American Icon Dan Rooney Dead At 84

At 84 years old, Dan Rooney, Chairman of the Pittsburgh Steelers, and national treasure, has died. Details on his death aren’t immediately available. But we do know a few things about how he lived.

Compared to owners like Cowboys owner Jerry Jones, Mr. Rooney was an introvert. But when he spoke people listened. He wasn’t a boastful man, and didn’t seek the limelight, so we don’t know his every tweetable thought. Through the efforts on and off the football field, Mr. Rooney leaves behind an amazing legacy, not just an owner of an NFL franchise, but as a human being. He was a leader of athletes, owners, a city and much more.

Under Mr. Rooney’s time leading the Steelers, the organization won an NFL best. six championships. In a small market nestled between three rivers in a blue collar community two stadiums were erected and a family dynasty solidified.

A Statesman

Of Mr. Rooney President Obama shared, “Dan Rooney was a great friend of mine, but more importantly, he was a great friend to the people of Pittsburgh, a model citizen, and someone who represented the United States with dignity and grace on the world stage. I knew he’d do a wonderful job when I named him as our United States Ambassador to Ireland, but naturally, he surpassed my high expectations, and I know the people of Ireland think fondly of him today.’’

In 2009 President Obama appointed Mr. Rooney U.S. ambassador to Ireland, a position he served with pride until his resignation in 2012.

Mr. Rooney was born July 21, 1932 in Pittsburgh, a year before his father Art Rooney Sr. founded the Steelers. He played high school football for North Catholic High School where he earned all-Catholic league second team honors, losing his first team placement to a guy named Johnny Unitas.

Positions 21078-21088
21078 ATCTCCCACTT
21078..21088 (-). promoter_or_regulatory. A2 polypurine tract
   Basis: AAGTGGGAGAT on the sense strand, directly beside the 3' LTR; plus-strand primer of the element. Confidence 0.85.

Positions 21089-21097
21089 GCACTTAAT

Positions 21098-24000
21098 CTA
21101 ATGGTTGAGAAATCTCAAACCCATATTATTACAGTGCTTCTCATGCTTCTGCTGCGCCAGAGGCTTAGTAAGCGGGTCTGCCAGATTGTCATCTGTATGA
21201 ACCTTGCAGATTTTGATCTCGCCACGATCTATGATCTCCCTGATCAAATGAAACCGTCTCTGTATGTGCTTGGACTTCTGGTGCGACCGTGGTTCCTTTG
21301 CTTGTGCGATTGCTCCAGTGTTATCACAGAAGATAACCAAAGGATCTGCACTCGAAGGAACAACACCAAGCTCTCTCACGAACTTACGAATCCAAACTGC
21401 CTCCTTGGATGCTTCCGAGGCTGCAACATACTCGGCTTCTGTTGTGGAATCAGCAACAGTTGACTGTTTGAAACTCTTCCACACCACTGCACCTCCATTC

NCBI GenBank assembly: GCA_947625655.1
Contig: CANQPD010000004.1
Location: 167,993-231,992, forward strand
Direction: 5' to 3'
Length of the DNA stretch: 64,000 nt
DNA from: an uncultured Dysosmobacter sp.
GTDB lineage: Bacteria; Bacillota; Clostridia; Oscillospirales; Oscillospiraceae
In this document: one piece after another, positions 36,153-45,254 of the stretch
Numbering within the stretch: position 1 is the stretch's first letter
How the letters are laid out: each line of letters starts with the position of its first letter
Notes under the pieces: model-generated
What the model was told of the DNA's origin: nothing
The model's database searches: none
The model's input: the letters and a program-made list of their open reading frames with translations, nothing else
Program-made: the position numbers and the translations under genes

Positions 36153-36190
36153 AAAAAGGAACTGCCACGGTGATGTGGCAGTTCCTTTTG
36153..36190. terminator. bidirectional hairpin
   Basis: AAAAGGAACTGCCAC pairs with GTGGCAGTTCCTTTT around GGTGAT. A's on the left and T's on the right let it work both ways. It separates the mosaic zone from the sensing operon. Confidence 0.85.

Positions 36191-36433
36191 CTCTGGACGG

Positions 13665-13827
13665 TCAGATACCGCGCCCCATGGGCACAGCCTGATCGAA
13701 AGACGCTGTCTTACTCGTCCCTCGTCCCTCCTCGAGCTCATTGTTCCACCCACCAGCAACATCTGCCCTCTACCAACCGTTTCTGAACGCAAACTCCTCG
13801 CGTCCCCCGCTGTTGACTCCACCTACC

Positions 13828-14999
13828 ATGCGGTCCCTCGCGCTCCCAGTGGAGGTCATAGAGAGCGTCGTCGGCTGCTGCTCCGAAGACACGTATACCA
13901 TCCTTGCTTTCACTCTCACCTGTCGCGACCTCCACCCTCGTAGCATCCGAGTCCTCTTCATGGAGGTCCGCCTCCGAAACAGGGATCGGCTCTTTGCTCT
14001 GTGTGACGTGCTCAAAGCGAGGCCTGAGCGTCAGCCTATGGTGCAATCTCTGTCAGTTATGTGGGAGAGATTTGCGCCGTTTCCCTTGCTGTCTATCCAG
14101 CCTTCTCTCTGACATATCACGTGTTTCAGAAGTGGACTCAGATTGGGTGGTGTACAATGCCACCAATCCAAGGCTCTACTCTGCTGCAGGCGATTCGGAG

He graduated from Pittsburgh’s Duquesne University with a degree in accounting, soon after which he joined the Steelers. He served as president of the club from 1975–2003. Under Mr. Rooney’s tenure as President, the Steelers won four championships in six years — Super Bowls IX, X, XIII and XIV. And a fifth under Bill Cowher.

Art Rooney and his son Dan preparing for what would be a historic draft.

Art Rooney and his son Dan preparing for what would be a historic draft.

 

Mr. Rooney directly influenced the team in both the draft and through unprecedented consistency at head coach; with only three in nearly half a century. He was inducted into the Pro Football Hall of Fame in 2000.

If stability was his approach in the front office, his beliefs evolved in other areas of his life. Mr. Rooney, traditionally a republican, surprised many when he stumped for and vociferously supported Barack Obama’s run for President in 2008.

Some suggest that Mr. Rooney was a man who saw no color, just talent. But he did see color, and saw that he could have a hand in righting some inequities associated with darker skin, especially in a city with a blemished racial history.

When introducing Mr. Rooney before his Hall of Fame induction, famous Steelers defender Joe Greene shared “Dan has always lead with humility. When things go as planned, Dan is in the background. When things don’t go as planned, he’s in the forefront.”

Joe Greene and Dan Rooney

Joe Greene and Dan Rooney

 

The Rooney Rule

During the Paul Tagliabue-era of the NFL, Mr. Rooney presented his fellow owners with a measure he thought was a chance to fix the problem of under representation of minorities in high-profile jobs within the league. A notion more glaring, given the disproportionate amount of African Americans working as players.